✅ SOLVED bullet ID

jobrian

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Feb 18, 2013
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New bullet added to the collection! bullet diameter is .53". it is .87" tall. Don't know the weight. The VDI # was very different from other minie ball/old bullets that i have found. It jumped around 35-50 on the AT Pro. Is this a sharps carbine? Thanks for looking, Jobrian
 

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jobrian

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@fyrffytr1, I believe its lead. It chimes in mid to high 60's on the AT Pro (correction from earlier when i said 35-50). I'm still thinking bullet. Scabbard tip would be awesome though!
 
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BosnMate

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I'm not a Civil War bullet expert, but my swag is a one ring Gardner bullet. :dontknow:
 
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TheCannonballGuy

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Feb 24, 2006
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It is definitely a .50-caliber Maynard Carbine bullet. That breechloading rifle was manufactured by the Massachusetts Arms Company, of Chicopee Falls, MA. It was used by both sides in the civil war. (It was first produced in 1858, and many were sold to Southerners.) I should mention, the Wikipedia entry about it lists it as being Confederate rifle, but that it incorrect -- some Confederates used it, but it was yankee-made and used by more yankees than by Confederates. You can read more about it here: The Maynard Rifle & Carbine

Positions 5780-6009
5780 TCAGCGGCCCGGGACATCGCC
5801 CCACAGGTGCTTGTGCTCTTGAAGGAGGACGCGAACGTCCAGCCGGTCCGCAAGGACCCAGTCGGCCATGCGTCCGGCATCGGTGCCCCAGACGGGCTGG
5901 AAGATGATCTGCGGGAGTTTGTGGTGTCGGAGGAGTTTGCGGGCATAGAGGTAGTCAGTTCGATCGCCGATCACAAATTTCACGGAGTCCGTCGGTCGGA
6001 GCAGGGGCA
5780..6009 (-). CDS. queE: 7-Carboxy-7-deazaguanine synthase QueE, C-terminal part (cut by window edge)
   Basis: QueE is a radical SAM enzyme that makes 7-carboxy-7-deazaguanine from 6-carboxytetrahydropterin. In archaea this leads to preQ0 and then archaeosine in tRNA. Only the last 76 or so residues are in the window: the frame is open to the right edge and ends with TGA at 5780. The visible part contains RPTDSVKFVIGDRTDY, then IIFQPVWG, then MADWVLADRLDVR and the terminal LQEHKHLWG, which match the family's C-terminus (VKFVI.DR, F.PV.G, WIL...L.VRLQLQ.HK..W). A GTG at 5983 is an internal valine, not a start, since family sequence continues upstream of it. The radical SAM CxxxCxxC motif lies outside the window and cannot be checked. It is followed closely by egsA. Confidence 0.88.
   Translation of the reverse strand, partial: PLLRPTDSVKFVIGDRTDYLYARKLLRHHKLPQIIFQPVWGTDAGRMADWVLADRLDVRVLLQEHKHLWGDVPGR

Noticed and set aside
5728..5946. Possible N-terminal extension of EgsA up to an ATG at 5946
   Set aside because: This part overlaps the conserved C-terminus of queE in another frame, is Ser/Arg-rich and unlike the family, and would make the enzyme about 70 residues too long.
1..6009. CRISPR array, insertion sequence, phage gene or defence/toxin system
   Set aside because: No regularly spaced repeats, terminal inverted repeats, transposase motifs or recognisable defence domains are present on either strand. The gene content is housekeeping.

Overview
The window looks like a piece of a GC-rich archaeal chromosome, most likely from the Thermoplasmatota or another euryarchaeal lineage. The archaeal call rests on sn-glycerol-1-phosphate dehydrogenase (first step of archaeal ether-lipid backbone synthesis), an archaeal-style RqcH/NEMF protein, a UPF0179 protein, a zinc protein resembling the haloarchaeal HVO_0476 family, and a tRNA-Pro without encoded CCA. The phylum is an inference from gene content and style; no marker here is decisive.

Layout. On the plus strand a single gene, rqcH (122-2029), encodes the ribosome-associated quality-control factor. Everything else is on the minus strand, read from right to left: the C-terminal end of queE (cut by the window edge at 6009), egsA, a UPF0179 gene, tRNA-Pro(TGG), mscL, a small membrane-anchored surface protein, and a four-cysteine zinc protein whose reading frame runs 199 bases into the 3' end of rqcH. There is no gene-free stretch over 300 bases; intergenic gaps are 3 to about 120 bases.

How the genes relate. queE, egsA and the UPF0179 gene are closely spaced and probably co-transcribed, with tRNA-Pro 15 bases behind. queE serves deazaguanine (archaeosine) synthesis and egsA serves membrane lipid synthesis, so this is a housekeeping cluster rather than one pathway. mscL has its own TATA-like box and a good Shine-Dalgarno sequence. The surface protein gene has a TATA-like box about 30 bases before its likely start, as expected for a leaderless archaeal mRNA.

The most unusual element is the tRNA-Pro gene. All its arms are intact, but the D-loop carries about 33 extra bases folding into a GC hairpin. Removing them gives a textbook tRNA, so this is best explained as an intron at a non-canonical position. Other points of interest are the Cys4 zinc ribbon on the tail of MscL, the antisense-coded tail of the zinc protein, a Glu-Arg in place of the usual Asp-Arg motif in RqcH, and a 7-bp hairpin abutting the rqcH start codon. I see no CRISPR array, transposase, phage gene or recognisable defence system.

Your .50 Maynard bullet is an unfired one, missing the brass casing it came in. I'd hunt the spot where you found it very carefully, because there ought to be some complete cartridges nearby... or at least, the casing your bullet came out of.
 
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jobrian

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AWESOME! Thanks Cannonball Guy. I appreciate the info. And I will definitely hit that spot slow and low. Jobrian
 
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TheCannonballGuy

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Forgot to mention, since you're brand-new here, Welcome to TreasureNet. : ) Also, I figured I should show you what a .59 Maynard complete cartridge looks like -- because it's rather different from most bullet-casings. It is actually made of two pieces of brass... a long cylinder, with a separate thin brass disc soldered onto the cylinder's base. The thin disc is much wider than the casing's cylindrical body, and there is a tiny pinhole in the disc's center. Quite often, the disc is found by itself, having come loose from the cylindrical portion of the casing. Most relic-diggers do not recognize that disc for what it actually is. So if you find one, don't throw it away.

And therefore, of course, you may also find the cylindrical portion of the casing, missing the disc. Don't throw that away either -- it is NOT a lipstick-tube. ;-)
 

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